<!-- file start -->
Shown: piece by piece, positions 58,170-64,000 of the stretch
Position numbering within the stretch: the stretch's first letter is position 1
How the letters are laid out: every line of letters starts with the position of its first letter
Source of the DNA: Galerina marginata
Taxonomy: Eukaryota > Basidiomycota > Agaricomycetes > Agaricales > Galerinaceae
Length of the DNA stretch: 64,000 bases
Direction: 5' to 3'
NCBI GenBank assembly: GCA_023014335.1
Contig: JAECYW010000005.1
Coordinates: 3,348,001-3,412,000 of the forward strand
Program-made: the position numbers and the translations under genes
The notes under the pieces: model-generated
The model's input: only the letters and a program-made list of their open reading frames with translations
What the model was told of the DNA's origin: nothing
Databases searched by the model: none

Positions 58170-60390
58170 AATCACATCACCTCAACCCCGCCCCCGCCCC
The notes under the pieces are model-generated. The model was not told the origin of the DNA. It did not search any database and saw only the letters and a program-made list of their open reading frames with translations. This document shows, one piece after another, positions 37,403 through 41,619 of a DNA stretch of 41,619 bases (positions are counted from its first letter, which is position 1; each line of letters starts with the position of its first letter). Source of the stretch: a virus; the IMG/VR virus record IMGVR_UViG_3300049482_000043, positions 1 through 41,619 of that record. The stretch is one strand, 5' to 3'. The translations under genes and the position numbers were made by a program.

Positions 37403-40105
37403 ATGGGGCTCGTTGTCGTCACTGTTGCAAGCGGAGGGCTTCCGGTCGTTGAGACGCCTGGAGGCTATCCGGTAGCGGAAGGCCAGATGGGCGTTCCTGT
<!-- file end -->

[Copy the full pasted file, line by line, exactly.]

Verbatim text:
Shown: piece by piece, positions 58,170-64,000 of the stretch
Position numbering within the stretch: the stretch's first letter is position 1
How the letters are laid out: every line of letters starts with the position of its first letter
Source of the DNA: Galerina marginata
Taxonomy: Eukaryota > Basidiomycota > Agaricomycetes > Agaricales > Galerinaceae
Length of the DNA stretch: 64,000 bases
Direction: 5' to 3'
NCBI GenBank assembly: GCA_023014335.1
Contig: JAECYW010000005.1
Coordinates: 3,348,001-3,412,000 of the forward strand
Program-made: the position numbers and the translations under genes
The notes under the pieces: model-generated
The model's input: only the letters and a program-made list of their open reading frames with translations
What the model was told of the DNA's origin: nothing
Databases searched by the model: none

Positions 58170-60390
58170 AATCACATCACCTCAACCCCGCCCCCGCCCC
The notes under the pieces are model-generated. The model was not told the origin of the DNA. It did not search any database and saw only the letters and a program-made list of their open reading frames with translations. This document shows, one piece after another, positions 37,403 through 41,619 of a DNA stretch of 41,619 bases (positions are counted from its first letter, which is position 1; each line of letters starts with the position of its first letter). Source of the stretch: a virus; the IMG/VR virus record IMGVR_UViG_3300049482_000043, positions 1 through 41,619 of that record. The stretch is one strand, 5' to 3'. The translations under genes and the position numbers were made by a program.

Positions 37403-40105
37403 ATGGGGCTCGTTGTCGTCACTGTTGCAAGCGGAGGGCTTCCGGTCGTTGAGACGCCTGGAGGCTATCCGGTAGCGGAAGGCCAGATGGGCGTTCCTGT